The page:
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In the 20th century, no artistic medium in North America with so much potential for creative expression has had a more turbulent history plagued with less respect than comic books. Through animated montages, readings and interviews, this film guides us through the history of the medium from the late 1930s and 1940s with the first explosion of popularity with the superheroes created by great talents like Jack Kirby and hitting its first artistic zenith with Will Eisner's "Spirit". It then shifts to the post war comics world with the rising popularity of crime and horror comics, especially those published by EC Comics under the editorshiop of William B. Gaines until it came crashing down the rise of censorship with the imposition of the Comics Code. In its wake of the devastation of the medium's creative freedom, we also explore EC's defiant survival with the creation of the singular "Mad Magazine" by Harvey Kurtzman. We then move to the resurgence of the superheroes in the late 1950's ... Written by
Kenneth Chisholm <firstname.lastname@example.org>
for die-hards it will be an incomplete but essential treat, and for newcomers it's... eye-opening, to say the least
Comic Book Confidential, which is a (now) relatively obscure documentary on the history of 20th century comics up until its finished filming date (about 50+ years between the start of the 'Funnies' to the publication of The Dark Knight Returns by Frank Miller), is a film I look at on two levels: one is as a growing fan of comic books and graphic novels, who has known names like Stan Lee and Robert Crumb for years and is now knowing well names and works by the likes of Will Eisner, Harvey Pekar, Charles Burns and Jack Kirby better than ever, and wants to soak up as much knowledge as possible. The other is as a documentary informing on the varied and eclectic history of a very modern medium that can only grow. On both fronts the film reaches far from greatness, and in all actuality is incomplete. But I admired its ambition for a different approach with its transitions and showing what the comics were an evolving but "primitive art form", as Eisner says.
Ron Mann and his team basically gathered a rogue gallery of 'who's-who' of comic book writing legends (with the sad exception of a few, Bob Kane and especially Alan Moore, that add to it feeling short and incomplete though not just because of that), and covers how comics started in papers, spread to Superman and Batman, then the war, horror comics, the wretched "Comics Code", and the slow but eventual erosion through the start of Marvel comics and, more-so, the underground comic boom started by Robert Crumb and going on to more radical and crazy dimensions. While Mann may spend a little too much time with the underground folk (may being the big word, I dug it visually mostly), he gathers up a lot of useful and funny anecdotes- from Pekar about his embarrassing jazz radio station fiasco to one writer's troubles with doing an outrageous rip on Mickey Mouse.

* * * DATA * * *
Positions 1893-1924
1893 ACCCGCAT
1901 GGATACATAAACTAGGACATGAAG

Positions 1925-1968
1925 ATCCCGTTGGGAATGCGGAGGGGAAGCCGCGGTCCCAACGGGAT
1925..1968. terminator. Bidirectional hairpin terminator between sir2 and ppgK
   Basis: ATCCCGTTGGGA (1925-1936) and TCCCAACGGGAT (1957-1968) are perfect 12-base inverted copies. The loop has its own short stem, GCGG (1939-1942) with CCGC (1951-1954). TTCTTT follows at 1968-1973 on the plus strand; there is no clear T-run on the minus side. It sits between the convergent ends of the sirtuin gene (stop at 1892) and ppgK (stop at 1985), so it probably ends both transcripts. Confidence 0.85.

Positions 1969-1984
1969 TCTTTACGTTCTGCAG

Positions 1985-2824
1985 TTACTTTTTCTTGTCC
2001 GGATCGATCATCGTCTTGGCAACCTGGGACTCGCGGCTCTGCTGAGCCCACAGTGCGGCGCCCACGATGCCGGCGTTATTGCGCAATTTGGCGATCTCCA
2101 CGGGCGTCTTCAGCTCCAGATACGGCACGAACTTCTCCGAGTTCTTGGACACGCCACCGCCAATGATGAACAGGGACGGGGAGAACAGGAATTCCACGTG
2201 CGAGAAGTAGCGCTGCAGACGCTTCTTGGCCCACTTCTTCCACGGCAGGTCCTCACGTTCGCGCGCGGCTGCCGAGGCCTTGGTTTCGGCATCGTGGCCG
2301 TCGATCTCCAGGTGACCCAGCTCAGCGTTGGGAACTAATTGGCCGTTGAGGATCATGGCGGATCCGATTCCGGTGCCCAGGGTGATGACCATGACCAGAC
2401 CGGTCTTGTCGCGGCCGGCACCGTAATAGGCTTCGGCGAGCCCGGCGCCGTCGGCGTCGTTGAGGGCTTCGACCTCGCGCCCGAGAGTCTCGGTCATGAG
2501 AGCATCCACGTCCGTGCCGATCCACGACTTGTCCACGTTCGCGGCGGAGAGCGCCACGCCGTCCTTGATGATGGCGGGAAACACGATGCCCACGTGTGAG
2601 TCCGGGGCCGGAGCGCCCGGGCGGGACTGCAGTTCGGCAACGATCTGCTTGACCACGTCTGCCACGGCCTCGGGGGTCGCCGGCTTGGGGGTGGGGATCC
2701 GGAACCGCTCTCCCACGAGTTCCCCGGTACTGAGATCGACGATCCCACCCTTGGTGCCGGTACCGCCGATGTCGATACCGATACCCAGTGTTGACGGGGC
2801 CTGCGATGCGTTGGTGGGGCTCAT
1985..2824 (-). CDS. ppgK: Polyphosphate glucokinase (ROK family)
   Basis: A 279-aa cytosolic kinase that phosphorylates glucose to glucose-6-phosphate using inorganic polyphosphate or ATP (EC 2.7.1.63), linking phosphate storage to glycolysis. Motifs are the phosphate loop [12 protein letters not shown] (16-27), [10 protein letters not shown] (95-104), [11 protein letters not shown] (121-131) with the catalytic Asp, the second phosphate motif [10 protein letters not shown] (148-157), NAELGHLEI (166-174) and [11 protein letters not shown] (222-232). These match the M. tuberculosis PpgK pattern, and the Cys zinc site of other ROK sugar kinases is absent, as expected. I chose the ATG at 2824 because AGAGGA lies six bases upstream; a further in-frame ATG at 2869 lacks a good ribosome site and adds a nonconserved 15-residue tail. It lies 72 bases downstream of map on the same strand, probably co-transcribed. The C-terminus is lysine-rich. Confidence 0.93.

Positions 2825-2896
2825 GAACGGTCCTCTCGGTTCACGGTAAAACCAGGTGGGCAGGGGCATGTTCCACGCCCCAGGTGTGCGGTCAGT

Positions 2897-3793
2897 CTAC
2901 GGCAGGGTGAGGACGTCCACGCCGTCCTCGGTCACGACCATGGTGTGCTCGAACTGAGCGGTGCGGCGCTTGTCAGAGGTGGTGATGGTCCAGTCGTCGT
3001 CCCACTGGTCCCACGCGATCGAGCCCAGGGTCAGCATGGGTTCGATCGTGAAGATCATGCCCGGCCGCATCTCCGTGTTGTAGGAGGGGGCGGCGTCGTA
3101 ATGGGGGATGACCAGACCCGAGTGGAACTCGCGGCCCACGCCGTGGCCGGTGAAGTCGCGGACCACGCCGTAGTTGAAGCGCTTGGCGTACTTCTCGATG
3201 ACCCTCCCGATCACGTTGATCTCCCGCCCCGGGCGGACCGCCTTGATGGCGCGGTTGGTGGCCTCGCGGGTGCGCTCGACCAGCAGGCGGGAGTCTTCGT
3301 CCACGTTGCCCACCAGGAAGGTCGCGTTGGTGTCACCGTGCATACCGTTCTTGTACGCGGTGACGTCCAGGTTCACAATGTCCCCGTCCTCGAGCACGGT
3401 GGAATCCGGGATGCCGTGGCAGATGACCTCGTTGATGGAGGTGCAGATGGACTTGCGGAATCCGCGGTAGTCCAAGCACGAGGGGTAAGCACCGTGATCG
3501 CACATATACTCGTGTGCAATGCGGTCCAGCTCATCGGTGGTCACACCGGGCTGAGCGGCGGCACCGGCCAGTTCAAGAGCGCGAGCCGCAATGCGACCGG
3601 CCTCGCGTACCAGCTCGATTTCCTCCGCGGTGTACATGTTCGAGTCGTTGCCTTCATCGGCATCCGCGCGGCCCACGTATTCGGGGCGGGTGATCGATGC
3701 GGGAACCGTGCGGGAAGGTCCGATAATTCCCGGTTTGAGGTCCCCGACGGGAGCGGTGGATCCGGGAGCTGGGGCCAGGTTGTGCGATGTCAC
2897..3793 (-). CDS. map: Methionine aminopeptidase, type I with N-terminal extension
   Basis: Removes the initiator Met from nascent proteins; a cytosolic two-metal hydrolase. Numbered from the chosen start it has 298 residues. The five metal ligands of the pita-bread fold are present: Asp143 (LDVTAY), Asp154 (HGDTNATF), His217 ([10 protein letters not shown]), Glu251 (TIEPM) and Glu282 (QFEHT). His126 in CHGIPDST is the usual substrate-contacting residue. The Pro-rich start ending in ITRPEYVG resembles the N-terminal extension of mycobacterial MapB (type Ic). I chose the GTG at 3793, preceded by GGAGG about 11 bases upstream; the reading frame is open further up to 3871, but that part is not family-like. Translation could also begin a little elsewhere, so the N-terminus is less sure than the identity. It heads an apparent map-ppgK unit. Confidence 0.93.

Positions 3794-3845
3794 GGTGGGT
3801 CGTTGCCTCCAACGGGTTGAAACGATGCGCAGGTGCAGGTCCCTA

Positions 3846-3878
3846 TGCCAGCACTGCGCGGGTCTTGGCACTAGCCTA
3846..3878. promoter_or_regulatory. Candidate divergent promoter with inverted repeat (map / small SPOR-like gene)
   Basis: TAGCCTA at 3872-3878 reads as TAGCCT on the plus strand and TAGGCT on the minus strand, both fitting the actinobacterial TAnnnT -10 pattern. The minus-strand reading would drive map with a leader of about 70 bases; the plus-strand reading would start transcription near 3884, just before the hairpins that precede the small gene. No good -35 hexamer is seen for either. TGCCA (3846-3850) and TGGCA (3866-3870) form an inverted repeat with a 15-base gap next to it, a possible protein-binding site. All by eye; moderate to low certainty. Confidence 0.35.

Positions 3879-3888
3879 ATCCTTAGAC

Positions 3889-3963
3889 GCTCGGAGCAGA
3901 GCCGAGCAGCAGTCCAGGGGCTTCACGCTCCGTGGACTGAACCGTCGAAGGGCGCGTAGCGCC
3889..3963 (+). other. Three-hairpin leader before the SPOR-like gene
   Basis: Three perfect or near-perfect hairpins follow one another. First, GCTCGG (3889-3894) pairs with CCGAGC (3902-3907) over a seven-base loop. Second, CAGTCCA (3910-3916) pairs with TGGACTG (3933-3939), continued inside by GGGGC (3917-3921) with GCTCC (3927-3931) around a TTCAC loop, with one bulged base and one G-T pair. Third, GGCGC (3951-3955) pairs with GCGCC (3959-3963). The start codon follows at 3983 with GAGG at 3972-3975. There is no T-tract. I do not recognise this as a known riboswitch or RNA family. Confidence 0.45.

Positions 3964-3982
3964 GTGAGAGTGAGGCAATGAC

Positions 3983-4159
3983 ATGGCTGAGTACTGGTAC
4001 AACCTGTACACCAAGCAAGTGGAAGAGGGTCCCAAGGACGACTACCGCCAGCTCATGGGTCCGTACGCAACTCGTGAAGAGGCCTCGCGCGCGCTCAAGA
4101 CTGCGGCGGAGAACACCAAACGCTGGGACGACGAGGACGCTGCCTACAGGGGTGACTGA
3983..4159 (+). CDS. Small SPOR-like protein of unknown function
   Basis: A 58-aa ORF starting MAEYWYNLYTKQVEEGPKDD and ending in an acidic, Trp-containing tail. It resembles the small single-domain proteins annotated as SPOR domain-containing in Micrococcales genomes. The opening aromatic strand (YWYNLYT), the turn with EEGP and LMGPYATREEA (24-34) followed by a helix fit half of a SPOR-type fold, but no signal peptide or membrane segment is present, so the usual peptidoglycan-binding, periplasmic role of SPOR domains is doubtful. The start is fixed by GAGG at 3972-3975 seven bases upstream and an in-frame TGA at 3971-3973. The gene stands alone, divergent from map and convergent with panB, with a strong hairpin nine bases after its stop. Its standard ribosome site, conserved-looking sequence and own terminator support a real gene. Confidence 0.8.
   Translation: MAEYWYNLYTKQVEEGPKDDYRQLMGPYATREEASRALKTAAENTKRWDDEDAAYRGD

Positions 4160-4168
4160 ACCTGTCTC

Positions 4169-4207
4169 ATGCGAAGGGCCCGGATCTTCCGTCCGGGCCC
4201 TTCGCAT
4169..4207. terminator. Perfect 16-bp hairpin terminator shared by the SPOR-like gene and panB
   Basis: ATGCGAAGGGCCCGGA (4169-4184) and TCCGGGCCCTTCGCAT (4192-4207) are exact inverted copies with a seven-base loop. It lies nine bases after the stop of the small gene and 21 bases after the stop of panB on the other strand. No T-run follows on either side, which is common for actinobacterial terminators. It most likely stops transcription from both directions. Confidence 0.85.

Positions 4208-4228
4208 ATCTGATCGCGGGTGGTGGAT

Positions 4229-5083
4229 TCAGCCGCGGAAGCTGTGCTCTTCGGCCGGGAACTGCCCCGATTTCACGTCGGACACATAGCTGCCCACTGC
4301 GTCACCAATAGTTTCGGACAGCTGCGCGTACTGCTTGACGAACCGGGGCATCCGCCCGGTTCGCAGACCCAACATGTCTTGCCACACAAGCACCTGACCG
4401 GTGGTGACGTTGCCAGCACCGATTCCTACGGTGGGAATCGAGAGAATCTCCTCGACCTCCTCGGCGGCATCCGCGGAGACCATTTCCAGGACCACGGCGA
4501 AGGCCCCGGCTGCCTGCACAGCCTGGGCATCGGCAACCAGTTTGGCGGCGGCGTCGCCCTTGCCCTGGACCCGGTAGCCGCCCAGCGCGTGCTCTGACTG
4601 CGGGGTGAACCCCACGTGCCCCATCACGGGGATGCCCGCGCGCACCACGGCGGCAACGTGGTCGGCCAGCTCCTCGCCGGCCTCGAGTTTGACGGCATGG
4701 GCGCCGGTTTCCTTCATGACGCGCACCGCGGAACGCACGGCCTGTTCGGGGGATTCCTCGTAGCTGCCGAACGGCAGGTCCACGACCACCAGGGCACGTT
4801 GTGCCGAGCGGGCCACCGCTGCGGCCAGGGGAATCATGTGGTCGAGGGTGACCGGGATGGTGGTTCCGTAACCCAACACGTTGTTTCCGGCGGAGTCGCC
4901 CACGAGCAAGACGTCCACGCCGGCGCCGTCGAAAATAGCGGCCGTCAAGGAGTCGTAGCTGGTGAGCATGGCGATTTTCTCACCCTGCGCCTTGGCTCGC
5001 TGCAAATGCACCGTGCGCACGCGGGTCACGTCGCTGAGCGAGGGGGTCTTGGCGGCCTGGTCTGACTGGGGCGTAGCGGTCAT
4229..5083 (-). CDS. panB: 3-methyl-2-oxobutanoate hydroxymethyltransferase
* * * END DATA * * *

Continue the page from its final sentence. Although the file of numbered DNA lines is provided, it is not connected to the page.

The film tries, and usually succeeds, at engaging on its own serio-comic approach, with the panels of comics flashing by at a cool and concentrated pace, and some groovy tunes from Doo-Wop onto 80s New-Wave. It's biggest problem though, aside from a few notables not being included that, if only as a minor fan-boy, feels irksome, is that it's actually too short to fully dig into its well of possibilities. What's scratched here can suffice for die-hards and newcomers, the latter probably just bedazzled by the amount of underground product they've never heard of (some of it news to me and some, like Maus, that one means to check out but haven't yet for a reason or another). But there's probably a more ambitious documentary waiting to be made, one with more access or more money, maybe even on the level of a Ken Burns probe, that could be made on the subject either as a companion or update (bring in Warren Ellis!)
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